I’m pleased to announce the arrival of a number of significant improvements to the UI framework in Alfresco Share. It will be part of the next Alfresco 4.2 Community and Enterprise releases and is available now in HEAD SVN to try out. Rather than trying to explain all of the details in a single blog post I’m going to start by just going over the concepts of what we’re trying to achieve. Over the coming weeks I’ll be posting more information explaining how it all works and how you’ll be able to make use of it.
Our ultimate aim is to provide a library of widgets that can be easily assembled into a web application for accessing an Alfresco repository. We didn’t want to replace Share but we needed a way to migrate away from the original implementation (based around the Surf paradigms of Templates, Components and WebScripts) towards something faster to develop and easier to customize.
This is summary of what we wanted to achieve:
- Provide a library of fine-grained, decoupled widgets that completely encapsulate all of their function, styling and localization behaviour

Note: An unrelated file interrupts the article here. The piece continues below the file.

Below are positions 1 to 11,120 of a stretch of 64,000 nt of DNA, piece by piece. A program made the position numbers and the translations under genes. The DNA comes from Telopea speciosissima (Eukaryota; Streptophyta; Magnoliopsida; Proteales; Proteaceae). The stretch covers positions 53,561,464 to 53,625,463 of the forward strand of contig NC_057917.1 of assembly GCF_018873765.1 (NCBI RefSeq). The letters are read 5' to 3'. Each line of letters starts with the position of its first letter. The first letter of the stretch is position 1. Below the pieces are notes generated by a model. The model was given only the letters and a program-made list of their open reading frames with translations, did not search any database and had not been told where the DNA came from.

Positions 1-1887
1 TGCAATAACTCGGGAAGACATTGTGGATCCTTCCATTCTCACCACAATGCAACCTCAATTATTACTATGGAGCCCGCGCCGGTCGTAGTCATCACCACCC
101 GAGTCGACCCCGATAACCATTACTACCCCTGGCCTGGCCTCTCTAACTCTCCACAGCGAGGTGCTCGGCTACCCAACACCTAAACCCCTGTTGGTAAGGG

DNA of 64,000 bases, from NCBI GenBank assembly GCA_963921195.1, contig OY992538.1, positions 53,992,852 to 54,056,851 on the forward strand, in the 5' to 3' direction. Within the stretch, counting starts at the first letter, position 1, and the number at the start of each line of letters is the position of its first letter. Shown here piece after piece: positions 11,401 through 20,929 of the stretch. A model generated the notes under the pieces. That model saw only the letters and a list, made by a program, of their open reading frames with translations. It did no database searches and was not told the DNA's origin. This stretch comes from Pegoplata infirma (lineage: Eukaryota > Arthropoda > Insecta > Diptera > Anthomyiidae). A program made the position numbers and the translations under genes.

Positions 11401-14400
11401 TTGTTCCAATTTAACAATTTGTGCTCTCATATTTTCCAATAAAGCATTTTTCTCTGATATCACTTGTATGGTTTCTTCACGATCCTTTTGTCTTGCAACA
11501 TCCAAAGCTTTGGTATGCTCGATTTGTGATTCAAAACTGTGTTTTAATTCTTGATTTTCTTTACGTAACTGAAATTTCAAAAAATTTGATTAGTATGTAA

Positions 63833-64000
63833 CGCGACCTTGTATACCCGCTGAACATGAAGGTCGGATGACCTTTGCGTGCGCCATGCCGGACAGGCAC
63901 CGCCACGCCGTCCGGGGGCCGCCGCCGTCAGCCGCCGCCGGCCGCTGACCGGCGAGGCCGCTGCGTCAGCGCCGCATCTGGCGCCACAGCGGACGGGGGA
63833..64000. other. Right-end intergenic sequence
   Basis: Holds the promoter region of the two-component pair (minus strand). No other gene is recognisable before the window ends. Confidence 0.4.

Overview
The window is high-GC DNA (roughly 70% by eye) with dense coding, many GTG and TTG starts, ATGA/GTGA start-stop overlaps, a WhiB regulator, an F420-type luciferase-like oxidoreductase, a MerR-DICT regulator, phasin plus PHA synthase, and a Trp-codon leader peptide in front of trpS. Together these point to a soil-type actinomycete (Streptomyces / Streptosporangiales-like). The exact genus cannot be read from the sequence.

- For those widgets to be easily unit testable across multiple browsers
- To be able to dynamically build pages both for and within the running UI and render them without restarting any servers
- To provide a foundation for our business partners and customers to build their own solutions on
Building on Previous Work
All of these features are leveraged in the improvements and we believe it will make it easier to produce faster, more reliable pages and in less time for the Alfresco Share and the Alfresco in the Cloud web applications. The improvements build on top of Dojo and provide (with the greatest of respect to the Dojo developers) a couple of significant enhancements…
When you render a web you are normally expected to take care of the styling via separately referenced CSS files (for example you might import a theme style sheet for the framework that you are using). We’re taking a different approach.
At Alfresco we believe in using the right tool for the job. Although Share was originally built using YUI2 we have also introduced JQuery plugins and we have no intention of restricting Share to just Dojo. The framework is designed to easily support widgets provided by other libraries and by design we can easily swap out Dojo widgets for those provided by other libraries. We have also provided a mechanism for wrapping our existing YUI2 centric widgets to that they can be referenced in the JSON model for the page. If you go to the Calendar of any Site you’ll see YUI2, JQuery and Dojo all playing nicely together.
Mighty Oaks and Little Acorns